WHO Secretary-General Ban Ki-moon called on countries to work together to strengthen health systems around the world, and enable more people to access them, citing the link between health, security and development.
“The security of all countries depends more and more on the capacity of each to act effectively, and collectively, to minimize current risks to health,” Mr. Ban said during the launch at UN Headquarters of the Foreign Policy and Global Health Initiative. “That applies equally to emerging threats that cannot be fully predicted.”
The Initiative – begun by France, Indonesia, Norway, Senegal, South Africa and Thailand – seeks to use diplomacy in securing better health for all, particularly for the most vulnerable, including by increasing access to health care and making it more affordable.
Mr. Ban stressed that in an increasingly globalized world, what happens in one country can have dramatic effects in many others. “From AIDS to avian influenza, we have learned that we need to work in synergy to address these threats that affect us all.”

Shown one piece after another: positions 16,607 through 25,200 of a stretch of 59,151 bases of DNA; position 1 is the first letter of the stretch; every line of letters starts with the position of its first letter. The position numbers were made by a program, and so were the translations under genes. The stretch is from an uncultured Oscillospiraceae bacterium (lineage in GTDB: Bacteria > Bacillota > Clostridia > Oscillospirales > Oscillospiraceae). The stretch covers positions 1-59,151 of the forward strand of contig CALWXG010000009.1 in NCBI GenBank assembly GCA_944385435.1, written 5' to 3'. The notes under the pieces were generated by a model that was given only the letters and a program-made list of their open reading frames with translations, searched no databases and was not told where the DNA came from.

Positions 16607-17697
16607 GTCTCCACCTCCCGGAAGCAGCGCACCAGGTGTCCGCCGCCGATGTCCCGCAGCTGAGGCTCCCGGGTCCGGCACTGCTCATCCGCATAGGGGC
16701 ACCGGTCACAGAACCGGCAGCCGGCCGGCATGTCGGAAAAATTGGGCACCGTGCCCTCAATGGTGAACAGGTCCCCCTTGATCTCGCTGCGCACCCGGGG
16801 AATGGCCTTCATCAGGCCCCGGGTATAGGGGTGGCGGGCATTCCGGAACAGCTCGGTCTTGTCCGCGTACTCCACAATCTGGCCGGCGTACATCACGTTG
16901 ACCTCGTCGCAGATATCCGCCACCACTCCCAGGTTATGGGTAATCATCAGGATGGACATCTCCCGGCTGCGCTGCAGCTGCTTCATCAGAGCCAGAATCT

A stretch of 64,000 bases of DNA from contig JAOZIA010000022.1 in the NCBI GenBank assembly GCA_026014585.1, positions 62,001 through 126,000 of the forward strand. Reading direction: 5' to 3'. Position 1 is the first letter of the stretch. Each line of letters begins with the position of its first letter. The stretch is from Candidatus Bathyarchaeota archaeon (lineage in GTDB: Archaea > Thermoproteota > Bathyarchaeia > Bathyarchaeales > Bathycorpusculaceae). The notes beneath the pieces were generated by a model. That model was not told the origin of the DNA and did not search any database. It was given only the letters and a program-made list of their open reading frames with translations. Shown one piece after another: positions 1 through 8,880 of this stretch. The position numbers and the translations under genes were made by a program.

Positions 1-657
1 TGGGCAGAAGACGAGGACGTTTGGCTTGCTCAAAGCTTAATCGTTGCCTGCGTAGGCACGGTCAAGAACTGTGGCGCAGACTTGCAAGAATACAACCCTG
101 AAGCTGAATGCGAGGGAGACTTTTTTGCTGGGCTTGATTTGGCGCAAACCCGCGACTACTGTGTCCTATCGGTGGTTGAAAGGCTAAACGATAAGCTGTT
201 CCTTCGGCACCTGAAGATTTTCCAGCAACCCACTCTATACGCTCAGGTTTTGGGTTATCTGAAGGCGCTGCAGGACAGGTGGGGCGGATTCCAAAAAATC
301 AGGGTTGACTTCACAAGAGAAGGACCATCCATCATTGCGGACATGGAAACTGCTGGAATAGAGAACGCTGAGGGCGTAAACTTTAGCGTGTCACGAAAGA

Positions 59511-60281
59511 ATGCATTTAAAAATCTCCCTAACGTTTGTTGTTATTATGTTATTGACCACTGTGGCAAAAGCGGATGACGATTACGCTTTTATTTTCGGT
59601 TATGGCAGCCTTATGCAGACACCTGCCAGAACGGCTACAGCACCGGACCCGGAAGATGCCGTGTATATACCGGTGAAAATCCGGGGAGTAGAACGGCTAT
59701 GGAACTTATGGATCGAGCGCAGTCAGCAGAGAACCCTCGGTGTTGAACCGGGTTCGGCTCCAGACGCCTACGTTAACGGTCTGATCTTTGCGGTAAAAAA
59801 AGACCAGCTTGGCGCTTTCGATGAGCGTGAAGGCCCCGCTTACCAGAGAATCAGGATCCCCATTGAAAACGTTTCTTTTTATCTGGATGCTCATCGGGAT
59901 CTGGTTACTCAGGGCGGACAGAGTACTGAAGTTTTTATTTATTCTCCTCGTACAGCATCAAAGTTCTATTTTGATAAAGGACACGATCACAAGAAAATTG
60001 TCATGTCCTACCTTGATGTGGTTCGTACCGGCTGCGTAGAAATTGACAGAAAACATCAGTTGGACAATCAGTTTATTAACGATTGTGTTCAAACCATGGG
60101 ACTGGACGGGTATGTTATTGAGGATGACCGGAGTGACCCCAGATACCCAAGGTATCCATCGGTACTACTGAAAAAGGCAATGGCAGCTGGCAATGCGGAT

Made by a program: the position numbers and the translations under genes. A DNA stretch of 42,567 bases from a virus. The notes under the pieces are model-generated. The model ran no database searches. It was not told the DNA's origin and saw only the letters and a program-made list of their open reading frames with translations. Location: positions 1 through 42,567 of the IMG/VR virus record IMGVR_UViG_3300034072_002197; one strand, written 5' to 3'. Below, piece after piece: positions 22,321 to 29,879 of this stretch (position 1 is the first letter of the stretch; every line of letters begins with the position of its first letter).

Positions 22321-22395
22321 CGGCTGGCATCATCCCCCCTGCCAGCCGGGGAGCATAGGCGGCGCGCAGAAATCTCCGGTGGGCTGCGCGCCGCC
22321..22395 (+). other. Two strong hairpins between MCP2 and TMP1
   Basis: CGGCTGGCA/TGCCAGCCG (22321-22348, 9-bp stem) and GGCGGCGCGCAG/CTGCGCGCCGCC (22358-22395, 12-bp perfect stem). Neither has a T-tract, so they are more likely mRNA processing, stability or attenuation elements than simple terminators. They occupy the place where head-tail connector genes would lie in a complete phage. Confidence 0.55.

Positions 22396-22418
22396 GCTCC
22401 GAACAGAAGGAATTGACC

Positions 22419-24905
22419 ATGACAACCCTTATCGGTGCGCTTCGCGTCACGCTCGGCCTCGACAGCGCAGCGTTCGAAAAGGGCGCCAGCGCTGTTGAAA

He emphasized that disease, slowed development and global insecurity are inextricably linked, adding that “both domestic and foreign policies determine the extent to which people’s prospects are undermined by ill health.”
“Thanks to the efforts of many global actors, we now appreciate that investment in health is a cornerstone of economic growth and development, and a prerequisite for reaching most of the Millennium Development Goals.”
Health, which is affected by a range of factors – from extreme poverty and armed conflict to climate change, biotechnology, changing patterns of human behaviour and access to essential services – requires concerted action among various Government sectors, the Secretary-General stated.
“And it requires working hand in glove with civil society and the private sector – with a focus, always, on children, women and the most vulnerable,” he added.